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Tim Cook, chief executive officer of Apple Inc., center left, speaks to attendees while holding an iPad Pro during the Apple Worldwide Developers Conference (WWDC) in San Jose, California. Photo: David Paul Morris/Bloomberg

Tim Cook is no Steve Jobs, and that’s fine

Despite higher profit and revenue under his watch, Tim Cook’s Apple is criticised for no longer being the innovator it once was

The Street

By Leon Lazaroff

CEO Tim Cook has heard it all before. And he’s heard it for a while. He’s no Steve Jobs.

Despite doubling revenue and profit and tripling the amount of cash Apple holds in banks around the world, Cook is routinely blasted for a lack of innovation.

“In five years the only truly new product that’s managed to ship is the Apple Watch,” a Quartz columnist wrote at the end of last year. “And somehow, with 115,000 employees, Apple can barely get annual updates out for its laptops and desktop computers.”

In an April segment from NPR, Apple was unfavourably compared with Inc., which has taken an early lead in the connected home with its voice-activated Echo, and Microsoft Corp., which has created a nice business from its Surface laptop. Also cited was Samsung Electronics Co. Ltd. for its

Galaxy S8 smartphone, which finally has a battery that works.

And earlier this week, TheStreet’s Natalie Walters spoke with former Apple creative director Hugh Dubberly, who didn’t hold back his feelings that the company just isn’t what it once was.

“Steve is gone, and so the creative direction is gone,” Dubberly said. “It’s sad to see Apple slipping to the position of follower, which used to be Samsung’s position.”

So what’s up, Mr. Cook?

Well, revenue in the fiscal third quarter, ended July 1, climbed seven per cent to US$45.41 billion as fears that iPhone 8 production delays might crimp sales didn’t materialise. In fact, Apple said Tuesday, Aug. 1, that iPhone unit sales rose two per cent to 41 million from the same period a year ago, meeting expectations. Sounds like someone, somewhere at Apple effectively dealt with production delays.

IPad sales were easily the biggest surprise in the report, according to TheStreet’s Eric Jhonsa, who closely covers Apple. Despite a 12 per cent drop in iPad sales for the previous quarter year over year, iPad revenue grew two per cent this time aroundto US$4.97 billion, easily surpassing analyst expectations that sales would total US$3.95 billion.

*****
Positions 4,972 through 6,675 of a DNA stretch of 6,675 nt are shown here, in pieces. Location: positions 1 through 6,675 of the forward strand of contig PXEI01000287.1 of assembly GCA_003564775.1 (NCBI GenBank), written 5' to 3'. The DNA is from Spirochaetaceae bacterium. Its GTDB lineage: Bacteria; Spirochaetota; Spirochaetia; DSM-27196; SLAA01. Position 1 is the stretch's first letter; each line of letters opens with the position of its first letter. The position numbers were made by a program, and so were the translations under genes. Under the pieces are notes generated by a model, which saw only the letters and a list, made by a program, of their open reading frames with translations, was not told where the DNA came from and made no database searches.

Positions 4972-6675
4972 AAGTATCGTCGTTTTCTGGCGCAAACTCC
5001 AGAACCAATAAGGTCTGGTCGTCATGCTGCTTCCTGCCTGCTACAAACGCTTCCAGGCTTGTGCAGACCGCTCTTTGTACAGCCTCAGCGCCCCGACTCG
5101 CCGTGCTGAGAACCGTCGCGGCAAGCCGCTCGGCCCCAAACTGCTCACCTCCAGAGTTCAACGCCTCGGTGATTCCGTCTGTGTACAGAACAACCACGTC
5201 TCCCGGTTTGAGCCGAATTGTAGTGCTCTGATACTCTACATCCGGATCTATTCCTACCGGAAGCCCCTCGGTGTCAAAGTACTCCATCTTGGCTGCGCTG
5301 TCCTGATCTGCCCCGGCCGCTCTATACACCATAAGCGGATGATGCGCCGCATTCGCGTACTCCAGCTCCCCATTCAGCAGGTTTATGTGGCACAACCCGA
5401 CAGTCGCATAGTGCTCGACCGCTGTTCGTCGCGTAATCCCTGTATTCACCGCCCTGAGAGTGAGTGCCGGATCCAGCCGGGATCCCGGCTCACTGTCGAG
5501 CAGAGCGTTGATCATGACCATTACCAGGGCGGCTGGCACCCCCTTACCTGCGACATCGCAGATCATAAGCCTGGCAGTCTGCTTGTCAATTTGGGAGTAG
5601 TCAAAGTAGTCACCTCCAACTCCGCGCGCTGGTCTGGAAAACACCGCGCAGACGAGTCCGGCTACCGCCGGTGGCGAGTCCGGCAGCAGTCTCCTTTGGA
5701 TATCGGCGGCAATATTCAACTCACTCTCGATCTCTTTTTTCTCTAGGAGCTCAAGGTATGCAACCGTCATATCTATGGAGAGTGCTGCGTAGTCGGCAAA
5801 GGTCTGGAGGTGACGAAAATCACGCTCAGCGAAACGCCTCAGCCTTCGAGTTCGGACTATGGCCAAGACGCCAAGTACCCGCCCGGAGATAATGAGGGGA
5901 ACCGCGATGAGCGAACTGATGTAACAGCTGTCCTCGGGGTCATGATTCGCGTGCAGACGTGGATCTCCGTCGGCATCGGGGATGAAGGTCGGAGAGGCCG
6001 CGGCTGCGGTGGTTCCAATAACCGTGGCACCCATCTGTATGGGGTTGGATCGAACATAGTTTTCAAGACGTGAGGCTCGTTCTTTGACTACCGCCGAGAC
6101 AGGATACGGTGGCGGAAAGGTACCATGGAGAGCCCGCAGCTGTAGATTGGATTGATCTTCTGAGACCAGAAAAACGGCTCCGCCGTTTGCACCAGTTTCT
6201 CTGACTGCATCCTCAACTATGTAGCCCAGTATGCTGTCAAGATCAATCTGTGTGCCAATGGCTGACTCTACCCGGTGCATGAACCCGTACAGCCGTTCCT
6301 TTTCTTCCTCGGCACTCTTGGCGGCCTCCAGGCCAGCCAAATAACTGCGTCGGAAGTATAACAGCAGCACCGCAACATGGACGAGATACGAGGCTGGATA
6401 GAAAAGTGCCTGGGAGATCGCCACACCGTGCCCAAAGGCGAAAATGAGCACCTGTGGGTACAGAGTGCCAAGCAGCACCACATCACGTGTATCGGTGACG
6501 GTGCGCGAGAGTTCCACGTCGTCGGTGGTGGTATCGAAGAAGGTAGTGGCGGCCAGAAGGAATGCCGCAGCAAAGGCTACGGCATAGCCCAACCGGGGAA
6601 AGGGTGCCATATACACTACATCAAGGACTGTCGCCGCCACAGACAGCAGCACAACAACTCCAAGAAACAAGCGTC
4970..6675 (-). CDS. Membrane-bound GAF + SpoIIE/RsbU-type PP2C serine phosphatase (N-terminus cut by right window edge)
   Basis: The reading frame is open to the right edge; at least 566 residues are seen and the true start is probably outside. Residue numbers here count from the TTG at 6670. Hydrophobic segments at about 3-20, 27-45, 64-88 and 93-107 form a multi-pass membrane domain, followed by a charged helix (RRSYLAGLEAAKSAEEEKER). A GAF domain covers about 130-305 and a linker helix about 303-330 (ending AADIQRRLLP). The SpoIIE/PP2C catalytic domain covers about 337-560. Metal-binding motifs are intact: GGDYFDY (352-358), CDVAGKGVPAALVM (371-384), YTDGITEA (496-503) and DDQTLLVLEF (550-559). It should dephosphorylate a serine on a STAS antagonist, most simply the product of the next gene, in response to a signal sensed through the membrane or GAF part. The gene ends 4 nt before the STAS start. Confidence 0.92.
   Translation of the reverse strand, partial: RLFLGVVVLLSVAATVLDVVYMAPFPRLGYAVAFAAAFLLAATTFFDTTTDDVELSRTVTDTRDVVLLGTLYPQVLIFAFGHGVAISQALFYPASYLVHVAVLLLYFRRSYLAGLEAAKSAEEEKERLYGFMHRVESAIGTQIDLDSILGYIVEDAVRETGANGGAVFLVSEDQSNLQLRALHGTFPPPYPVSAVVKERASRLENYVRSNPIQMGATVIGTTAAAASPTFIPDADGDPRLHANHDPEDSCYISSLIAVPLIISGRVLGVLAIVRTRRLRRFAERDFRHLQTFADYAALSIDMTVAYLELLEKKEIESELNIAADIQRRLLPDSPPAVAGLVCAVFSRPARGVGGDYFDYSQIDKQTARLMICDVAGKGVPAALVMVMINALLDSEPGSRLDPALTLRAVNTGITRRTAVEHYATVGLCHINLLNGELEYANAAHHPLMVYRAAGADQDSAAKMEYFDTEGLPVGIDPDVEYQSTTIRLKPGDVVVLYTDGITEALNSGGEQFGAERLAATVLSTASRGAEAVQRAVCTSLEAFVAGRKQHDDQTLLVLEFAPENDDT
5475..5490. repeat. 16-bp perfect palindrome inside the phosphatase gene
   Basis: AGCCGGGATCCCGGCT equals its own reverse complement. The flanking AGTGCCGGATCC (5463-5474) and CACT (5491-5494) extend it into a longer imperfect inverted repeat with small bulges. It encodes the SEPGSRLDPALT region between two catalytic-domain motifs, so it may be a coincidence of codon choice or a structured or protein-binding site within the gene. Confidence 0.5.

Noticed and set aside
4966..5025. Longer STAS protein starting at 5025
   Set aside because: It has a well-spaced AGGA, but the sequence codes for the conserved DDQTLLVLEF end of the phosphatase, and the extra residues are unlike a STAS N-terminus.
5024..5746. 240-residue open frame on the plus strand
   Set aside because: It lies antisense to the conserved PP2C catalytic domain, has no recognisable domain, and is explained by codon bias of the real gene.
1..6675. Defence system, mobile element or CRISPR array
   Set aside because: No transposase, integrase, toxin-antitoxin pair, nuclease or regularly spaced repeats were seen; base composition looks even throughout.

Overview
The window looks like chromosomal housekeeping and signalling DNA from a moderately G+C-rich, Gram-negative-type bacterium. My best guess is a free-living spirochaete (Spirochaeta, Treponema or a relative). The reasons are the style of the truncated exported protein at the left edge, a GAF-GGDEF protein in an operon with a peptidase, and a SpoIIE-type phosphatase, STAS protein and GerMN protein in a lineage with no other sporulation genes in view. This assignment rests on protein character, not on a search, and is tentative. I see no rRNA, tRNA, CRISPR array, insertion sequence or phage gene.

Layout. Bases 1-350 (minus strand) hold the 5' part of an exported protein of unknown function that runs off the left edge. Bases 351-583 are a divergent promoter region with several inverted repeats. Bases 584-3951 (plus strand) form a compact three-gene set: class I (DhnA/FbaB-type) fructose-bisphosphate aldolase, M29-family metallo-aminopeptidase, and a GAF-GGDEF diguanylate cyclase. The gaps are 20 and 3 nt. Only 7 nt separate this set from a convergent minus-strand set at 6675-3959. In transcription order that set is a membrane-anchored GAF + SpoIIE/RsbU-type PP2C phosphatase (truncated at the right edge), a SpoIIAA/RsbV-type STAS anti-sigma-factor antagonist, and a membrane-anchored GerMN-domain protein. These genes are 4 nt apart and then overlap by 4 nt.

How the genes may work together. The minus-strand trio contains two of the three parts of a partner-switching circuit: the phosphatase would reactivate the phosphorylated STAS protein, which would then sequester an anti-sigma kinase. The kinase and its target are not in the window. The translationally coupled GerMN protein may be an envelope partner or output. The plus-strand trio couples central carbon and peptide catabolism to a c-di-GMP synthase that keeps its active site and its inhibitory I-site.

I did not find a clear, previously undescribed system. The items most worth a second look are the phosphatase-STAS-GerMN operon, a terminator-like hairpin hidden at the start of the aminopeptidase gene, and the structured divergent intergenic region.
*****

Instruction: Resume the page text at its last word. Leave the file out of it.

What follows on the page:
Most importantly, Cook’s Apple delivered the kind of upbeat projections that make investors happy to drive Apple shares to record levels. Apple has projected sales of US$49 billion to US$52 billion for the three months through September, while analysts were expecting sales of US$49.1 billion. The higher figure suggests the new iPhone model will be released by the end of September, according to Jackdaw Research chief analyst Jan Dawson, further putting to rest concerns about production delays.

It seems very likely that Apple will release its new iPhone 8 model in the fall rather than at the end of 2017 or early 2018 as some had forecast. Updated models of the iPhone 7 and iPhone 7 Plus are likely as well. Morgan Stanley said its expected 23 per cent iPhone unit growth supported by a 20 per cent increase in sales of two-year-old iPhones.

For Cook, the result points to the importance of managing a product as valuable as the iPhone. Innovation is hard to do. It takes brilliance and a bit of luck. Still, Apple is making inroads into augmented reality, Cook said, explaining that AR-capable devices represent future growth areas for the company.

“I could not be more excited,” he said. It might, in turn, be time for people to finally get excited that Apple is headed by Tim Cook.

Apple shares on Wednesday afternoon were up 4.6 per cent to US$156.93, giving the company a market capitalisation of nearly US$820 billion. Not bad for someone not named Steve Jobs.